The city - sliced, diced and served with a dash of sauce
Letting off steam
(From left) Singers Harshi Mad, Aditya Narayan and Arial Romal seem to be living it up at the launch of their song in Juhu on Friday night. Pic/Atul Kamble
Let's drink to Kohli's health!
So, Virat Kohli has spurned the cola endorsement because he does not consume the beverage. Noble indeed, reckoned his supporters, and cynicism aside, he has indicated what is healthy and what is not.
Social media is abuzz with reactions to Kohli's thanks-but-no thanks response to the cola giant. One sports writer remarked on Facebook: "He captains an IPL franchise, Royal Challengers Bangalore named after a whiskey brand. Does one therefore assume he consumes 'hard' drinks but is opposed to 'soft' drinks? Strange upturned world we live in!"
And, a former first-class cricketer remarked: "Kohli refuses cola when he has enough; Gopichand refused when he had nothing. Not comparing, just saying." As for us, we salute 2001 All England champion and ace badminton coach P Gopichand, and let's drink some good old paani to Kohli's health and the spurning of the endorsement deed.
Tejas made it happen
Singer-songwriter Tejas's album, Make It Happen, dropped on Friday and we haven't been able to stop listening to it. The 27-year-old started crowdfunding on Wishberry at the beginning of this year and the initiative seems to have paid off. "Well, first off, the crowdfunding made me take my own album really seriously. There was no more room for slacking off since there were so many people's time and money now invested in it. But more importantly, I had to match every single rupee I received with my own, to make sure nothing else was half-baked. I paid for the mastering and artwork and practically everything else to make sure I sustained a level of quality with the album," he told this diarist.
And, it shows. The album, which will be available exclusively on Apple Music for the first week, is a treat to listen to with 'Wine' being our favourite. But, if you are hoping to catch him performing any time soon, you will have to wait a bit. "The plan with the album is to let it simmer for a bit with listeners. I didn't want to do a tour immediately, because I really was looking forward to people listening and looping their favourite songs and learning the lyrics and parts, because that's what my show is good at creating: playing the songs for listeners. For now, there is a tour planned for November-December." We can hardly wait.
One year down
It's been a year since Ananya Birla launched her own startup with luxury ecommerce venture that curates handmade lifestyle products. It was with an immersive virtual reality presentation that CuroCarte splashed into the scene at a flamboyant launch last year. To commemorate the completion of its first year, the 23-year-old Birla scion has kept a party at one of Bandra's newest restobars, that's rather popular among the city's swish set. The handmade revolution that the venture had accomplished to bring in, has been going well, we hear. In fact, on its anniversary, there'll be further announcements on the journey forward. We'll keep our eyes and ears open.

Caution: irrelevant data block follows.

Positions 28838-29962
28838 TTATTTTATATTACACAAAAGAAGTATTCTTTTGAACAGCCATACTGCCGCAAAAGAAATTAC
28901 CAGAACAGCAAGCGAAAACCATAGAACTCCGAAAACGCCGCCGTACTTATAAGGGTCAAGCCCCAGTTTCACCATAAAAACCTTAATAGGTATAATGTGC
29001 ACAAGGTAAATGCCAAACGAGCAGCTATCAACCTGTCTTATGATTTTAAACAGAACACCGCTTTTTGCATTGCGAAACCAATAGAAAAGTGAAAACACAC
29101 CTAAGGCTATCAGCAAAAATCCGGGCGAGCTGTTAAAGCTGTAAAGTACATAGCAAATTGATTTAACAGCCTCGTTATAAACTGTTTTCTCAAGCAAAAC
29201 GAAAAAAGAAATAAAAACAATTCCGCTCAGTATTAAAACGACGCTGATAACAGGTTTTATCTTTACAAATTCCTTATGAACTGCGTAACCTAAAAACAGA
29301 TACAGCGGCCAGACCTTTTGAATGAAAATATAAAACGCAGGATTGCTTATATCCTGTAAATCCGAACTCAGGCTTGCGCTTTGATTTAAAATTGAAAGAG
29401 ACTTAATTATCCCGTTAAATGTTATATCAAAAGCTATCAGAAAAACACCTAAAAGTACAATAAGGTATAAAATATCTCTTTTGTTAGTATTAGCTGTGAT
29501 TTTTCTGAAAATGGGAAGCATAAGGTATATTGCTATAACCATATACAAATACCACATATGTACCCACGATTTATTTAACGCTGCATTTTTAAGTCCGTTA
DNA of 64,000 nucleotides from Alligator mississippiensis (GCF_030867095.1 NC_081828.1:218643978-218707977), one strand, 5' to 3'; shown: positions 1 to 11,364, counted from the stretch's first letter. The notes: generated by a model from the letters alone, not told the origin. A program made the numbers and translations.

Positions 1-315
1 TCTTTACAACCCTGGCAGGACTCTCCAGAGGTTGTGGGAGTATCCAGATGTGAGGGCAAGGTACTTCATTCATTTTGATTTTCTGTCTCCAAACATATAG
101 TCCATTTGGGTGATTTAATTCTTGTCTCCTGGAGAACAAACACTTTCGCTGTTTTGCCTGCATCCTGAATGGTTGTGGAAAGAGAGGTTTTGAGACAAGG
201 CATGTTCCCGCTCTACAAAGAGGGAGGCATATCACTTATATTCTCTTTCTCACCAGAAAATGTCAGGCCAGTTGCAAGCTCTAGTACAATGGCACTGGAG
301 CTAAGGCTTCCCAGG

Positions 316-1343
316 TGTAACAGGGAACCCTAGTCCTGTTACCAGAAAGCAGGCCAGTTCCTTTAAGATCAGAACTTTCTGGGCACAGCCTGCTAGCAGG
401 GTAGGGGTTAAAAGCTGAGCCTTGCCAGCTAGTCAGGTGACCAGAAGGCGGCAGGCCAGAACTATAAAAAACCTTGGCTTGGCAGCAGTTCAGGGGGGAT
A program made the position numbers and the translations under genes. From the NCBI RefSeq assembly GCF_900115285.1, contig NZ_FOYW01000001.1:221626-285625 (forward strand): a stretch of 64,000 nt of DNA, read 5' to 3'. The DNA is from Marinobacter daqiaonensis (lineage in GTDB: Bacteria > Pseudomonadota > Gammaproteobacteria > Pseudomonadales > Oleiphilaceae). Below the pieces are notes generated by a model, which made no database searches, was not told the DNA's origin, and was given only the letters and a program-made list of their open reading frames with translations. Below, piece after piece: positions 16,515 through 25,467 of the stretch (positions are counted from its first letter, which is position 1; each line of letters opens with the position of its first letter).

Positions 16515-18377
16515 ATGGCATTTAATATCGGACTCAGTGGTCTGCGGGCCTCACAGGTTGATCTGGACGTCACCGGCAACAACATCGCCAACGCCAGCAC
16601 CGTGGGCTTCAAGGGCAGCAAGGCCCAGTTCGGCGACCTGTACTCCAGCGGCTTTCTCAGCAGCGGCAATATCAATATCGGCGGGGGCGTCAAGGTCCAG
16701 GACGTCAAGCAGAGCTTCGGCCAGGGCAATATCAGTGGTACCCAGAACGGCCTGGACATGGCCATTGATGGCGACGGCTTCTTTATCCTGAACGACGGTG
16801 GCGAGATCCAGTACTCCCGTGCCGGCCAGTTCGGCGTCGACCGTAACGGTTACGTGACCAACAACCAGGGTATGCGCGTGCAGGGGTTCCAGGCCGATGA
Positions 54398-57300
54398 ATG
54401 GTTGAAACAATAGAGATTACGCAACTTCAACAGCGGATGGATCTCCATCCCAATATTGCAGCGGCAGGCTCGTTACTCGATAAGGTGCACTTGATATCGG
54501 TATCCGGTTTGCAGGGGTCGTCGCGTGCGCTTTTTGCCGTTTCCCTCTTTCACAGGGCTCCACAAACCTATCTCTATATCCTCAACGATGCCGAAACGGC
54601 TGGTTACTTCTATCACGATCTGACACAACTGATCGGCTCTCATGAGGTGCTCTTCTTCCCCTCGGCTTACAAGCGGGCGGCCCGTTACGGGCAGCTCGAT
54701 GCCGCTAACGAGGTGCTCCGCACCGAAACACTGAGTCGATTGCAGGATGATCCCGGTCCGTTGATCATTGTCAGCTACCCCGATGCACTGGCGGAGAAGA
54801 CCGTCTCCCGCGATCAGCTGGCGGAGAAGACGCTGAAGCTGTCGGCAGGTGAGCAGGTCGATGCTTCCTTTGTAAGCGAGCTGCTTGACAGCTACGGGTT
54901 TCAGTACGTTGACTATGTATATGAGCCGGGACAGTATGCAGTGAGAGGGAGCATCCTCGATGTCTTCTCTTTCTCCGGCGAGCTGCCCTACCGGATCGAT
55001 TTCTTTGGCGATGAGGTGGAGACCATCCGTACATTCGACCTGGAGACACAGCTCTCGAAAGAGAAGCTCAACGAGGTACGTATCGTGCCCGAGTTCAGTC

Chef Scott Linquist
Burrito in Bombay
In the last 20 years, Chef Scott Linquist has rustled up delicious Mexican fare across the world including Miami, Santo Domingo and Dominican Republic. Now, he's set to come to Mumbai. The chef joins as partner to XICO, a contemporary Mexican restaurant that will launch at Kamala Mills this month. "The food scene in Mumbai is on fire! It is rapidly emerging with so many new spots opening all the time.
In that sense, it is similar to Miami with its current culinary revolution," he says. Linquist hopes to apply the knowledge that he has acquired through years of travel and studying the cuisine and culture of Mexico. "Indian and Mexican cuisine have so many similarities they would seem as if they are family. Both cuisines use a lot of chillies and spices and have bold and exotic flavours. With Mexican food, we serve tortillas with every meal just like the Indian roti," he says.
The great Indian heroine
There's nothing as exciting as looking forward to a book from a fine writer. And, when this person happens to be Mumbai's good ol' mulga, Kiran Nagarkar, there's only more reason to jump with glee. Nagarkar's delicious and tongue-in-cheek writing apart, fans of his famed Ravan and Eddie series, have been waiting with bated breath for the veteran to churn out another page-turner. His new novel titled Jasoda (HarperCollins India), which is slated for a November release, takes us into the drought-ridden village of Paar.
When this diarist reached out to the veteran, he spilled the beans on his protagonist, the eponymous Jasoda. "This is a woman who is absolutely heroic, and is totally unaware of it," he says. "I have lived with Jasoda [the character and the book] for 20 years, but I left her in between for a very long time till a friend read the first 70 pages of what I had written, and enquired why I had left her. That's how I went back to her again." The result is an epic journey of a woman, who we hear, will bring to mind the legendary tale of Odysseus from Homer's Odyssey.
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